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27 September 2013

United Airlines captain dies after suffering heart attack during flight

26 September 2013, United Airlines; 737-900; flight 1603; near Boise, ID: A United Airlines captain suffered a heart attack while en route on a scheduled flight from Houston, TX to Seattle, WA. Although the captain received prompt treatment while in flight and after the aircraft made an unscheduled landing in Boise, ID, he was pronounced dead after arriving at a local hospital. The flight later continued onward to Seattle with a replacement pilot.

According to several media reports, after the 63-year-old pilot was stricken, two passengers, both military physicians stationed in Washington State, attended to the pilot, and the remaining pilot, as well as an off-duty United pilot who was also on board, made an emergency landing in Boise, ID. An autopsy performed the following day confirmed that the pilot had died of a heart attack.

Selected previous events
This was not the first time that an airline pilot was incapacitated during a flight. The following are just some of the more recent events:

  • 20 January 2012 - A 44-year-old reserve first officer of a UTair 757 suffered a heart attack while en route from Chengdu, China to Novosibirsk, Russia. Although the pilot received prompt medical attention, including help from a passenger who was a cardiologist, the pilot died before the crew could make an emergency landing. The pilot was in the cockpit, but not at the controls, when he suffered a heart attack. In April of that same year, a UTair ATR72 crashed in Russia, killing dozens of passengers.

  • 14 October 2010 - The 43-year-old captain of a Qatar Airways A330-300 suffered a massive heart attack roughly an hour after takeoff during a flight from Manila to Doha, Qatar. The first officer diverted the aircraft to Kuala Lumpur, where the pilot was pronounced dead after the plane arrived.

  • 14 June 2010 - About an hour into a flight from San Francisco to Chicago, the first officer of an American Airlines 767 felt ill and was unable to continue with his flying duties. There were no off-duty pilots on board, and the captain chose to have a flight attendant with several hundred hours of flight experience provide assistance for the remainder of the flight.

  • 18 June 2009 - The captain of a Continental Airlines 777-200 died while en route from Brussels, Belgium to Newark, NJ. The 60-year-old captain was replaced by a reserve first officer and the crew declared an emergency. The aircraft landed without further incident.

  • 28 January 2008 - The first officer of an Air Canada 767 on a scheduled flight from Toronto to London became mentally incapacitated and the captain needed he help of several flight attendants to physically remove the first officer from the cockpit. The captain, along with the help of a flight attendant who held a commercial multiengine license, diverted the aircraft to Shannon, Ireland.

How frequent are these events?Y
While accidents involving serious injury or death to pilots or crew are routinely reported to civil aviation authorities around the world, deaths, injuries, or incapacitations due to natural causes are not. While there are many media reports of such incidents, especially in recent years with the increased use of social media, there are few formal studies of incidents of pilot incapacitations. One of them is a 2004 study from the FAA's Civil Aerospace Medical Institue, which found that in the six-year period from 1993 and 1998 there were 39 cases where a U.S. airline flight crew member was unable to perform any flight duties and 11 cases where the flight crew member was impaired and could only perform limited flight duties.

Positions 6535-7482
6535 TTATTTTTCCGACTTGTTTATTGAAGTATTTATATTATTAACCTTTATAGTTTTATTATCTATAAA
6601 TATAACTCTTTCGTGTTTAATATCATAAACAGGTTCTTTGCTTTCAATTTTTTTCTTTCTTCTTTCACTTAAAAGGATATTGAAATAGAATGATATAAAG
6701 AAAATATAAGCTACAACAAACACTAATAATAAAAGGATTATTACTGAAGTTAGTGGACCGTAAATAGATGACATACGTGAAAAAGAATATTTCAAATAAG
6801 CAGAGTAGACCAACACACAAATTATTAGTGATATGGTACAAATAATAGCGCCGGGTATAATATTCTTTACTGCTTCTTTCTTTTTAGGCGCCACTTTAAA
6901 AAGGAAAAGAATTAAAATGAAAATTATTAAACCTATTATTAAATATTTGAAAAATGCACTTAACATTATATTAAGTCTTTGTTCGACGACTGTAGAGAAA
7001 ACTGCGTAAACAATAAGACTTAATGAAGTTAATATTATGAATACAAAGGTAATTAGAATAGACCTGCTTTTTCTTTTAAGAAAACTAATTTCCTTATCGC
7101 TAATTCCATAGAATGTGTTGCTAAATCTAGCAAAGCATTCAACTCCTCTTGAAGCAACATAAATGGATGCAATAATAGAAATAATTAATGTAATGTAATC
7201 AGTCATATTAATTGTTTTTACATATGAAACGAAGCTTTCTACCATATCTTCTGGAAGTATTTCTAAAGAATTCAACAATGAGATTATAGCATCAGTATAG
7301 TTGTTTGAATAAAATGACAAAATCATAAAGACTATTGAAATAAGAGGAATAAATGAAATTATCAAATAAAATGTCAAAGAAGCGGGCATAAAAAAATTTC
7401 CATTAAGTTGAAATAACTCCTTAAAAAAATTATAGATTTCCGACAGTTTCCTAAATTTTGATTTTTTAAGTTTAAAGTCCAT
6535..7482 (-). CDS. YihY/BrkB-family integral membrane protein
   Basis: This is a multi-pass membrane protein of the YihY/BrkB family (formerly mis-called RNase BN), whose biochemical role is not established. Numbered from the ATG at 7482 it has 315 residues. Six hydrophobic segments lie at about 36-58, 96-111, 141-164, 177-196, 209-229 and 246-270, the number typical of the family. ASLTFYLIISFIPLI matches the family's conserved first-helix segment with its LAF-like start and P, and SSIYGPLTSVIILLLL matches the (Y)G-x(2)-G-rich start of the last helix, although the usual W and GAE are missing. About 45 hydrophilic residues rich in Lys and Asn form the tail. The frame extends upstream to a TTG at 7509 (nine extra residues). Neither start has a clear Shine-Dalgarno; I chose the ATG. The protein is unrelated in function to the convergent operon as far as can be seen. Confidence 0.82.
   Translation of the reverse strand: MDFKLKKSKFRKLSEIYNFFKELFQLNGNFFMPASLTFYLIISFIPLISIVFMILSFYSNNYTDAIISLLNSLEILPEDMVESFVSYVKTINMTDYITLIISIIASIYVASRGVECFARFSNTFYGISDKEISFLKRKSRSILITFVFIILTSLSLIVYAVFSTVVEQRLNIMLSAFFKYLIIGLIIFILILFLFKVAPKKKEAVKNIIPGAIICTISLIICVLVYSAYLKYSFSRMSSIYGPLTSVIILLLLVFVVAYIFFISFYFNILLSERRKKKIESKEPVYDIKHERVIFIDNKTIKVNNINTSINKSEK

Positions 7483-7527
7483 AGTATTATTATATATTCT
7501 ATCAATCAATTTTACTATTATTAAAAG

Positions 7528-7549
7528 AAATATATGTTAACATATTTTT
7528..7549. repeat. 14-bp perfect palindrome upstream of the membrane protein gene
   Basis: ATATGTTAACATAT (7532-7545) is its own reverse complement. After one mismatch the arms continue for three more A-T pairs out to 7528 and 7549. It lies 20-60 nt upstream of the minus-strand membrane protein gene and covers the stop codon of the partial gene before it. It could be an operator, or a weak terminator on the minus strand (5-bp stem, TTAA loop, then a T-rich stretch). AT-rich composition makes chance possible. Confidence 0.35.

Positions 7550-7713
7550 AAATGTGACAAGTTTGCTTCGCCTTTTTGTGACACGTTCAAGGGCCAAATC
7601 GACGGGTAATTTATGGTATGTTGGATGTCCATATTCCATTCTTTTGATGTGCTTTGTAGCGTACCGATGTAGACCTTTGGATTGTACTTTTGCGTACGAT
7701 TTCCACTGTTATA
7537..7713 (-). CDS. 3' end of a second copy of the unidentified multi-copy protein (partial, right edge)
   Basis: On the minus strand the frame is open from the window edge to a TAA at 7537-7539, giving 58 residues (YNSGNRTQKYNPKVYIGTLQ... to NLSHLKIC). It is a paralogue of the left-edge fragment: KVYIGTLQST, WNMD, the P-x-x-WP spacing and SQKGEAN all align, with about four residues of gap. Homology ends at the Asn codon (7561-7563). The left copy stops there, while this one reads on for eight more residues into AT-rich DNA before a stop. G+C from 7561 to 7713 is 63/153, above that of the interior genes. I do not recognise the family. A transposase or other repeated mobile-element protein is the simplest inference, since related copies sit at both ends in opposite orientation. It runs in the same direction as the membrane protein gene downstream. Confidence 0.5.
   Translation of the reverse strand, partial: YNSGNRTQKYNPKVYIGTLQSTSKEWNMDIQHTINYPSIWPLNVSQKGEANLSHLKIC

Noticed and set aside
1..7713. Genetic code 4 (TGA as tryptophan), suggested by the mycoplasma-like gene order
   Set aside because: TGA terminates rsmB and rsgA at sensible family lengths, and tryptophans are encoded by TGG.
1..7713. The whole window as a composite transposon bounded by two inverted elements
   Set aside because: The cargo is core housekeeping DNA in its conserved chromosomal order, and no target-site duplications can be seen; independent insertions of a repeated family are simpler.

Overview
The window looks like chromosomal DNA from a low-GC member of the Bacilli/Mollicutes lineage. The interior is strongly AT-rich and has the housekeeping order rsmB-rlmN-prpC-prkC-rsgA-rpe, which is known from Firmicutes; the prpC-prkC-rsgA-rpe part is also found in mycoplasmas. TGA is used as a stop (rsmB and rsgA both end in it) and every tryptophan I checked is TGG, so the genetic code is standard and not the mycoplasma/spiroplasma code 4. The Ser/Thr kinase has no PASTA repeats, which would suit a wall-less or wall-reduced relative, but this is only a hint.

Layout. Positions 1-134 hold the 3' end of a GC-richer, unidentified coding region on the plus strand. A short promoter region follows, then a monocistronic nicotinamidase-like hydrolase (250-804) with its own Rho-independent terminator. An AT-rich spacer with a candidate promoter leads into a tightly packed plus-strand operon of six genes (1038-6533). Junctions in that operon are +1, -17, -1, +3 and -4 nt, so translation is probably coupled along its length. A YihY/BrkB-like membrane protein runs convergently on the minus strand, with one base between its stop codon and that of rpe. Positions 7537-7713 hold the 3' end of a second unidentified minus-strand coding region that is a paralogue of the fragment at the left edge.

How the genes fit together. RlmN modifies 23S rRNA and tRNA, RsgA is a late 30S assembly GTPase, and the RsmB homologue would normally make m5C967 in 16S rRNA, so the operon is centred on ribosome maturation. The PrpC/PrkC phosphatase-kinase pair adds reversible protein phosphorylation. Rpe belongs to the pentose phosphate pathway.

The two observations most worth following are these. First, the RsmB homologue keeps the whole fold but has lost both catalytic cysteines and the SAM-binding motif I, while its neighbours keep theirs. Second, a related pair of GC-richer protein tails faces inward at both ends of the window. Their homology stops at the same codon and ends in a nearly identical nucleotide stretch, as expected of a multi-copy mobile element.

These 50 cases occurred on 47 different flights (two crew members were affected on three of the 47 flight). Four of these events involved a crew member death, all due to cardiac arrest. According to the FAA, in seven of these events the safety of the flight was seriously affected:

  1. A 737 first officer experienced an alcohol-withdrawal seizure, applied full right rudder, and slumped over the control wheel, causing a loss of altitude until flight attendants could pull the first officer off the controls.

  2. The foot of a DC9 first officer became lodged against a rudder pedal after his leg stiffened during a heart attack. The captain applied opposite rudder until the first officer's foot could be dislodged.

  3. The flight engineer and the captain of a 727 lost consciousness after the flight engineer accidentally depressurized the aircraft. The first officer donned an oxygen mask and made an emergency descent.

  4. A captain suffered an epileptic seizure while the aircraft was taxiing and applied enough force to the rudder to cause the aircraft to turn sharply and stop. The first officer removed the captain from the controls and taxied back to the gate.

  5. An A300 captain suffered a cerebral infarction during approach, and neglected to lower the landing gear. After landing, the captain applied reverse thrust longer than necessary, and attempted to apply takeoff thrust on the taxiway.

  6. An MD88 Delta Airlines captain, who was using unapproved contact lenses, misjudged his approach a LaGuardia Airport on 19 October 1996 during conditions of reduced visibility and struck approach lights near the end of the runway. The aircraft was substantially damaged, and three passengers received minor injuries during the evacuation.

  7. The captain and first officer of a DC8 cargo flight both had their judgement affected due to fatigue, and they allowed the aircraft to enter an unrecoverable approach stall while on a approach to the airbase at Guantanamo Bay in Cuba. The captain, first officer, and flight engineer were all seriously injured in the 18 August 1993 crash.


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